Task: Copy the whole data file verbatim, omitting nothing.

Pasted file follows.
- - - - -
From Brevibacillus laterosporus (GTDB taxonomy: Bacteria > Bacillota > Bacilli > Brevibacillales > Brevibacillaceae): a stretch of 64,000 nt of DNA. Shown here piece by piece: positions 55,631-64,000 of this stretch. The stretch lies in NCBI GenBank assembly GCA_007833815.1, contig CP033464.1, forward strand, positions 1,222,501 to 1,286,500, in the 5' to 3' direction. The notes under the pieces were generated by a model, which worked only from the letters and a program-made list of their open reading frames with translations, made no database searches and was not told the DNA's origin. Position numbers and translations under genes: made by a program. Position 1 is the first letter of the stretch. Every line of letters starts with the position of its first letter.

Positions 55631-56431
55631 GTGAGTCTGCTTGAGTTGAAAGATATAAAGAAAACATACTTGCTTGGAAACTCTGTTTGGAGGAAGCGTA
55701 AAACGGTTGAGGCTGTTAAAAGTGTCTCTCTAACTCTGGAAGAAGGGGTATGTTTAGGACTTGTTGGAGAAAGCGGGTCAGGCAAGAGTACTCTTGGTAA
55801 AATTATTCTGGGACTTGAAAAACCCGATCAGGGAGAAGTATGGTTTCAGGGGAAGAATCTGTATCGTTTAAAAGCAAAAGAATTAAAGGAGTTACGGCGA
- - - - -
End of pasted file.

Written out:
From Brevibacillus laterosporus (GTDB taxonomy: Bacteria > Bacillota > Bacilli > Brevibacillales > Brevibacillaceae): a stretch of 64,000 nt of DNA. Shown here piece by piece: positions 55,631-64,000 of this stretch. The stretch lies in NCBI GenBank assembly GCA_007833815.1, contig CP033464.1, forward strand, positions 1,222,501 to 1,286,500, in the 5' to 3' direction. The notes under the pieces were generated by a model, which worked only from the letters and a program-made list of their open reading frames with translations, made no database searches and was not told the DNA's origin. Position numbers and translations under genes: made by a program. Position 1 is the first letter of the stretch. Every line of letters starts with the position of its first letter.

Positions 55631-56431
55631 GTGAGTCTGCTTGAGTTGAAAGATATAAAGAAAACATACTTGCTTGGAAACTCTGTTTGGAGGAAGCGTA
55701 AAACGGTTGAGGCTGTTAAAAGTGTCTCTCTAACTCTGGAAGAAGGGGTATGTTTAGGACTTGTTGGAGAAAGCGGGTCAGGCAAGAGTACTCTTGGTAA
55801 AATTATTCTGGGACTTGAAAAACCCGATCAGGGAGAAGTATGGTTTCAGGGGAAGAATCTGTATCGTTTAAAAGCAAAAGAATTAAAGGAGTTACGGCGA